By JOSEPH HAMRICK
Coming out of a 3-1 vote in favor of a proposed YMCA/events center, the Hunt County Commissioners Court will provide $50,000 a year for 10 years, on the condition that the bond for the $15 million YMCA is approved in the May 11 election, and after the county’s budgetary meetings have taken place.
Hunt County Judge John Horn gave his reasoning why he believed the county should support the project before the court on Tuesday.
“The importance of this project is the collective benefit not only with the city of Greenville, but the county as well,” he said, adding that he sees a potential for growth for the city and county if this were built. “This is within our means to look at an economic fund to help.”
Precinct 2 Commissioner Jay Atkins was the dissenting vote.
According to Atkins, he likes the idea, but is wary of making a large financial commitment due to recent cut backs in spending.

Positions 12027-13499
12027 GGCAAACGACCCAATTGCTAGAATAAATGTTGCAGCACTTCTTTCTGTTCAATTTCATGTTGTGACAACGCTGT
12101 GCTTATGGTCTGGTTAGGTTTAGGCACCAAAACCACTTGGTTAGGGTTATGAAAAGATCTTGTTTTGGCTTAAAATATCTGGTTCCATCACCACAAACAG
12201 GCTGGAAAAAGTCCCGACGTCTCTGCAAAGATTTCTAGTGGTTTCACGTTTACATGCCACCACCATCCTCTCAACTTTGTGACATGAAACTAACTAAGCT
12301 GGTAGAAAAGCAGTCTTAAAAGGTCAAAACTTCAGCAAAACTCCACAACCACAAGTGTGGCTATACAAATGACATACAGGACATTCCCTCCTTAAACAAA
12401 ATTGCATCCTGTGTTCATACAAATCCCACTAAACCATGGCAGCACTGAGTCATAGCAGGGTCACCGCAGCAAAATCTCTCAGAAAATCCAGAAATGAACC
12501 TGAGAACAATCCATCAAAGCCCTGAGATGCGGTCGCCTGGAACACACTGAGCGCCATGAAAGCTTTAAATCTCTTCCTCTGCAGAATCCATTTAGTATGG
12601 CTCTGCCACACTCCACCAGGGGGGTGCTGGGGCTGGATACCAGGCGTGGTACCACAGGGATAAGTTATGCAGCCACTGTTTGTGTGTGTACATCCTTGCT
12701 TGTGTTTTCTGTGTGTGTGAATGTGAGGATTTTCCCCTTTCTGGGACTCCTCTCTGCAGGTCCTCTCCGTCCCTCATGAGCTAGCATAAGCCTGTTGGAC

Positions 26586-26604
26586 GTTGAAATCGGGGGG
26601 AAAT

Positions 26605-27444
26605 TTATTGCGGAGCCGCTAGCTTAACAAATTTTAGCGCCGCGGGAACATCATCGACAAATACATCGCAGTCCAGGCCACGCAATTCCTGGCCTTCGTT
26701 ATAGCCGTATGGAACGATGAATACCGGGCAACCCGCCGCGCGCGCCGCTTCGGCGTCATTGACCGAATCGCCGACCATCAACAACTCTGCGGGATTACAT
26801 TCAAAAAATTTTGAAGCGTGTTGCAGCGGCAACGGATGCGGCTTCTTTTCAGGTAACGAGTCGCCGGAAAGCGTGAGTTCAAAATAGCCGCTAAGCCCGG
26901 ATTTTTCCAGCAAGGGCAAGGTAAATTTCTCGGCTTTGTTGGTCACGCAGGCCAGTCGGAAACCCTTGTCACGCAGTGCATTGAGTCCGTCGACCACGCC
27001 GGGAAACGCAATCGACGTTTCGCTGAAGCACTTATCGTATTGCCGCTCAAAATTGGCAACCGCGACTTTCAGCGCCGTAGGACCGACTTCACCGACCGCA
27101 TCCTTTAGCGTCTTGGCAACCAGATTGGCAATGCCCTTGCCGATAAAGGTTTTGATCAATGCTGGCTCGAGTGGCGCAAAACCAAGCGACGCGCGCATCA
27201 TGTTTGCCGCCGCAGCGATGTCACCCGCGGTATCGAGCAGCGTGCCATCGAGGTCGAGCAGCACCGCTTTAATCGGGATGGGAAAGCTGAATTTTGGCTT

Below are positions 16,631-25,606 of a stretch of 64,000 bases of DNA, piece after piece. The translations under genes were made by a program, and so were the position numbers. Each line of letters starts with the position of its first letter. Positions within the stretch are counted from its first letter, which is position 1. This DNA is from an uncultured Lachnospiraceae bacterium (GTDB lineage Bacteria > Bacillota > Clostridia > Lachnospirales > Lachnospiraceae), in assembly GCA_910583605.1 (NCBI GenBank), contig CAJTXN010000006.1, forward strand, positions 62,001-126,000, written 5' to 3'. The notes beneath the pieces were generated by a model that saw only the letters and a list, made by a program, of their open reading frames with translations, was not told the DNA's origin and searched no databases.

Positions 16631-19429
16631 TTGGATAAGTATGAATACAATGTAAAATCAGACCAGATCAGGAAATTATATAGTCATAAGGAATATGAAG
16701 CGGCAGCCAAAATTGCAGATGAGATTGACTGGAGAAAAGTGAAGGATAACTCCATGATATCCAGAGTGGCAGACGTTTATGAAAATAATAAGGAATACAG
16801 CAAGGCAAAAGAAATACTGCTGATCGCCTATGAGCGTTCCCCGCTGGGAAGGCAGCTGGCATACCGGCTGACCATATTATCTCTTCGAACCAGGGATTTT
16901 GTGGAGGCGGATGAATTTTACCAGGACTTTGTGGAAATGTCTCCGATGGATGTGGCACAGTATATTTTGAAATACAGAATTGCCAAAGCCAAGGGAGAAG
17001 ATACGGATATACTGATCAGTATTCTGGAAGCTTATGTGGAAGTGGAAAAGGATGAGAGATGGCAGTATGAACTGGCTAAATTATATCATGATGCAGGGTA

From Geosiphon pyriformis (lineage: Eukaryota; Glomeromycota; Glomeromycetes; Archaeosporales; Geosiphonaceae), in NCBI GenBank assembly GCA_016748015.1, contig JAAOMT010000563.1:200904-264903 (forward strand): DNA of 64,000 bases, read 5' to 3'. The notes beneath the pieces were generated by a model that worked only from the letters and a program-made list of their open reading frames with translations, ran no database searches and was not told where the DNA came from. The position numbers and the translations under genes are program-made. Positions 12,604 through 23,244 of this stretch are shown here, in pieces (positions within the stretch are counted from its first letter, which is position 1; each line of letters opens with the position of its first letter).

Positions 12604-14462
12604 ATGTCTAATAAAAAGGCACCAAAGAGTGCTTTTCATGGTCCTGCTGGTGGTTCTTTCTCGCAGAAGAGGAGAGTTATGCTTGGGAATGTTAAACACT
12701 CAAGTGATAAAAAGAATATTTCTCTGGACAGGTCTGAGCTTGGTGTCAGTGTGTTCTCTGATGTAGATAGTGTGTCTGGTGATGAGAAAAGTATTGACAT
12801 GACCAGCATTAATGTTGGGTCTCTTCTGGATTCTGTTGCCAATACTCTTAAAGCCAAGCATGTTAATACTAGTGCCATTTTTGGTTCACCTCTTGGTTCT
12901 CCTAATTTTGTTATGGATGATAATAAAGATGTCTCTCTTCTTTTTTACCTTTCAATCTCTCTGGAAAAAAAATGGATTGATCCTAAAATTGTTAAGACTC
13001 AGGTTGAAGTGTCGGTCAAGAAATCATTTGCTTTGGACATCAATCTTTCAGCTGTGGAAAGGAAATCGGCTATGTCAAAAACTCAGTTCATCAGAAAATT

“As much as I agree this has great long-term effects for the city of Greenville, I’m going to stand in opposition of this.” he said.
Hunt County Court-At-Law No. 1 Judge Andrew Bench gave a spirited speech of governmental entities working together toward the same goal.
“Sometimes, government has to plant the seed and let the private sector water it to let it grow,” he said, adding that 40 percent of the members of the YMCA come from outside Greenville. “The YMCA doesn’t just serve Greenville, but also Hunt County. I would also remind you that Greenville is in Hunt County.”
Bench listed other entities that have voiced support of the project, including Paris Junior College, the Greenville City Council and Greenville Independent School District.
With this cooperation, Bench said the project will spur growth in the long term.
“This is the kind of economic development no one entity can do,” he said. “It is the most impressive thing I’ve seen.”
After having a few of his questions answered by Dr. Jerry J. Ransom, Precinct 3 Commissioner Phillip A. Martin agreed to vote in favor.
According to Precinct 4 Commissioner Jim Latham, although the county had to raise taxes by two cents last year to cover a pay increase for county employees, he believes the county will be able to afford this because of an increase in business growth.
“Our forecast in our revenues appear to be in a rosier state than last,” he said.